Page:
Now let’s see how many calories are in 100 grams (4 ounces) of the most popular rolls:

California: 93
Spicy Salmon: 190
Philadelphia: 170
Dragon: 175
Spider: 215

So as you can see, sushi can be quite varied in their calories. So, how can you pick the right sushi to eat on a diet?

What Sushi is Better for Weight Loss?

So as we have by now established, some sushi are calorie bombs. However, there is a way to eat sushi and avoid consuming excessive calories.

First and foremost, avoid fried “tempura” rolls. These rolls are deep fried and suck up a lot of oil in the process. Oil is a fat, which in its turn is the most calorie dense macronutrient (9 cal per gram), meaning in will add a lot of unecessary calories to your sushi.

Sashimi

As a general rule of thumb, the lowest calorie sushi are maki and nigiri rolls, as they usually only contain rice and fish. Sashimi – the pinnacle of Japanese cuisine, is even better than sushi. It is lean cuts of fresh fish that you dip in soy sauce and consume as it is.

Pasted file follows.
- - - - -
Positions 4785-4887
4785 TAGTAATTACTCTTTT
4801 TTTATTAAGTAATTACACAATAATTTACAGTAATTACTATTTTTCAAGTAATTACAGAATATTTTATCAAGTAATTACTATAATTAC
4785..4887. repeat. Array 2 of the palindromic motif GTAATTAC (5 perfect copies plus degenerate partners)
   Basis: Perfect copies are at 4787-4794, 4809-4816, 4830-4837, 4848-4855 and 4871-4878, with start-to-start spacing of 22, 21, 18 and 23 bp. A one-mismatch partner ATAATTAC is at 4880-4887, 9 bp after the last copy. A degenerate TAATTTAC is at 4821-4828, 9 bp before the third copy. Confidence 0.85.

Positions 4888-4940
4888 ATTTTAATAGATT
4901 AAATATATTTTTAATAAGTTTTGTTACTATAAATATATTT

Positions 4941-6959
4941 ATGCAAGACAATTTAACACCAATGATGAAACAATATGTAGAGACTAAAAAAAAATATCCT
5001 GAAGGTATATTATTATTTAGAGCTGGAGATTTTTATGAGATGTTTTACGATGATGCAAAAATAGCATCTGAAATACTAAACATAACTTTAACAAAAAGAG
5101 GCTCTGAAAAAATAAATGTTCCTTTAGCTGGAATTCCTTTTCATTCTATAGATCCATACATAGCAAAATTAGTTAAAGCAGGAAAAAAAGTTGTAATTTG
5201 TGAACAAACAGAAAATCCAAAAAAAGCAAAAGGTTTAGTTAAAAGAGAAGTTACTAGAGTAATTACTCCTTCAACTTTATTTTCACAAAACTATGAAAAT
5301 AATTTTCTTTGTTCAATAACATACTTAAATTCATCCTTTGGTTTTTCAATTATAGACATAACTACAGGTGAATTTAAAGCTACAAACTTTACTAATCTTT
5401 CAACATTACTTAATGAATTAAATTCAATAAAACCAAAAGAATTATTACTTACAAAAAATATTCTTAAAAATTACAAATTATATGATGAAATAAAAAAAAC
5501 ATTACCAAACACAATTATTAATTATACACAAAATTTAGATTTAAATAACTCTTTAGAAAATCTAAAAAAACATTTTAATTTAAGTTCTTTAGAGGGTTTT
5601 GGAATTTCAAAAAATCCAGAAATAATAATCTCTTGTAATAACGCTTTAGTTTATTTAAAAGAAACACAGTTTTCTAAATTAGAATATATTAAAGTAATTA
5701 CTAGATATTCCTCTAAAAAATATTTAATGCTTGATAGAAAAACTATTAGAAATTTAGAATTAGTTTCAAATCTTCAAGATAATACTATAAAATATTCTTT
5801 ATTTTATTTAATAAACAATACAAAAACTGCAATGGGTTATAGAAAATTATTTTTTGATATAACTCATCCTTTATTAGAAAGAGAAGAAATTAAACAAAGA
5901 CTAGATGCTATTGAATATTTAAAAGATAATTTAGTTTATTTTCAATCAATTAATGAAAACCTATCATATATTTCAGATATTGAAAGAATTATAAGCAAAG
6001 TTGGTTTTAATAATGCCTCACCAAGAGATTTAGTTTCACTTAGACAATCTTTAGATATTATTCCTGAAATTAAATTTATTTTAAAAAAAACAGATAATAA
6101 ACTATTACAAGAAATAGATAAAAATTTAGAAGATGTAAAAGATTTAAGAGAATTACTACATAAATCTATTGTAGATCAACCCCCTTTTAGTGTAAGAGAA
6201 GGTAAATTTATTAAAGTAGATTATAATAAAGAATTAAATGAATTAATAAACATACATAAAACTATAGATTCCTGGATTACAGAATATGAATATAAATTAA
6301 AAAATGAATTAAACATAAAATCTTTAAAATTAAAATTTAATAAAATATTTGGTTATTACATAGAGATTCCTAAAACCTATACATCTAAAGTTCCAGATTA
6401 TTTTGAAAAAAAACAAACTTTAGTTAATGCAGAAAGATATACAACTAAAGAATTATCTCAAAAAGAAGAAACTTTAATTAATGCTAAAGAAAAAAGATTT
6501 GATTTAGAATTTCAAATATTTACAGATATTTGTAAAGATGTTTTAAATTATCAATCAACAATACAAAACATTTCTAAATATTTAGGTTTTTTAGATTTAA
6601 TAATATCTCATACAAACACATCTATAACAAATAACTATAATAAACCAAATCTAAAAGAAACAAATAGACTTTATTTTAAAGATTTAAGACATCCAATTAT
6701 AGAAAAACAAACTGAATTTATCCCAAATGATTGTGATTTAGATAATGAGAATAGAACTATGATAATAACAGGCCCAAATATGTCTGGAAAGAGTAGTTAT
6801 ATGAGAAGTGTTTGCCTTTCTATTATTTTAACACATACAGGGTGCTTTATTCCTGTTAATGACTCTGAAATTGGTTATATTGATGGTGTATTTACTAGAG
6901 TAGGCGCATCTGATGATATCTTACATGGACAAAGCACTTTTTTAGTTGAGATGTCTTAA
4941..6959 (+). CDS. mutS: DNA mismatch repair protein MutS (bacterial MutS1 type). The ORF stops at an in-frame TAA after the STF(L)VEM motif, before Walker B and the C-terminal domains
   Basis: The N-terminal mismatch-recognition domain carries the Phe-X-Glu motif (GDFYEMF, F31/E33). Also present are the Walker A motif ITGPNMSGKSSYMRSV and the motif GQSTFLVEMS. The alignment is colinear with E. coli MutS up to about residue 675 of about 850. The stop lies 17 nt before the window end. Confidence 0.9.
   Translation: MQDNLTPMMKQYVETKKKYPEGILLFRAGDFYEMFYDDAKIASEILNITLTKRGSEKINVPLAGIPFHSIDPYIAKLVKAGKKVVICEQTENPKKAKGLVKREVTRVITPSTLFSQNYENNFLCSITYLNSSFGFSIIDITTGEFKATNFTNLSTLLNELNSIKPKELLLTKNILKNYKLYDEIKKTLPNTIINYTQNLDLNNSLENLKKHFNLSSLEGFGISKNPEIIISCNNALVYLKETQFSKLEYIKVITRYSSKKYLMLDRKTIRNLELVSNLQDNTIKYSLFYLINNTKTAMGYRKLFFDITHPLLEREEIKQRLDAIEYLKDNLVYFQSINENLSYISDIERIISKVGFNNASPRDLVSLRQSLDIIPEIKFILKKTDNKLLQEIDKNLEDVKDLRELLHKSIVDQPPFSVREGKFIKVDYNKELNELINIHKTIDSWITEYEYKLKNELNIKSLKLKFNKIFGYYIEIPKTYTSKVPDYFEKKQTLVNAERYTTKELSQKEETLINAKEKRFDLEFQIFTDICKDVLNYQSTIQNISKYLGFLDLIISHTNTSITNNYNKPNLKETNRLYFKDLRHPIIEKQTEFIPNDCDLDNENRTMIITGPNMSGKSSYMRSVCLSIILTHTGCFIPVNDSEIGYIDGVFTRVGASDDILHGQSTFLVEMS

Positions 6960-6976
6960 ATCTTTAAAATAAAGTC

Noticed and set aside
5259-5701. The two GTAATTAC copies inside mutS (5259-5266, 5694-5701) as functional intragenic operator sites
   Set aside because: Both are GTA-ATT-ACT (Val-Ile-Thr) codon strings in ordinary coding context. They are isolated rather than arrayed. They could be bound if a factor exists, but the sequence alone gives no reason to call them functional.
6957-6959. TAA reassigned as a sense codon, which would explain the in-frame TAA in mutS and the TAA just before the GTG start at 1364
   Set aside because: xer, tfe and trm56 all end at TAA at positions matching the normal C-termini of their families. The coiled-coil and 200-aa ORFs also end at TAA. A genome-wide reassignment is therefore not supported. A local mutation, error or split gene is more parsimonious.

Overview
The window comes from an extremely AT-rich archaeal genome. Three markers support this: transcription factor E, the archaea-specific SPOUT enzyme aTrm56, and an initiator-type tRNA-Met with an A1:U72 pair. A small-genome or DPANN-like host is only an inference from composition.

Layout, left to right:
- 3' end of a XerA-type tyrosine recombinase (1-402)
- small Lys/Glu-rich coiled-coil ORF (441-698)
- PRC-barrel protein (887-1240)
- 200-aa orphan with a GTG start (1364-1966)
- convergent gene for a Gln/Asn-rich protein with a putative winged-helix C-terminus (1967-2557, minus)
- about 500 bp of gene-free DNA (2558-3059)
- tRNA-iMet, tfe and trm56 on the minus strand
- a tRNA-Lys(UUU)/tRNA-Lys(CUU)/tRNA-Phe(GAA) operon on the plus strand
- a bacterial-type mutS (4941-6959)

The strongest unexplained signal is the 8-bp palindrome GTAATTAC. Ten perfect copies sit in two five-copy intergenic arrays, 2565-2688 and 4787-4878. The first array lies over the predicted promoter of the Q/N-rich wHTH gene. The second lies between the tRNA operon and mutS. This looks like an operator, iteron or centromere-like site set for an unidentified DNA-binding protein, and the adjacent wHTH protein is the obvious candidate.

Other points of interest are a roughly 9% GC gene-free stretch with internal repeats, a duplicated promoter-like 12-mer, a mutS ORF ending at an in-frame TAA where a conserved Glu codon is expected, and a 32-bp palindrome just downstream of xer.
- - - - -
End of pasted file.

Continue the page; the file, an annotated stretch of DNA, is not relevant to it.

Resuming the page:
Salmon: 146 cal per 100 g, Tuna: 106 cal per 100 g

If you goal is to save on calories, opt for sushi with low calorie fillings, for example cucumber instead of avocado or cream cheese. Spicy mayo is another secret calorie bomb that can add a bunch of calories to your food in exchange for almost no additional volume.

Another way to save calories is by trying to opt for tuna instead of salmon, since tuna is much lower in fat and therefore, calories.

Conclusion

Sushi is not the friendliest food for weightloss, however with enough patience and will power, you can make the right choices that will allow you to enjoy it even on a diet. Just pay attention to the ingredients, the calories and you can make anything work.

If you enjoyed this article, check out my latest article on fruits you should avoid on weight loss!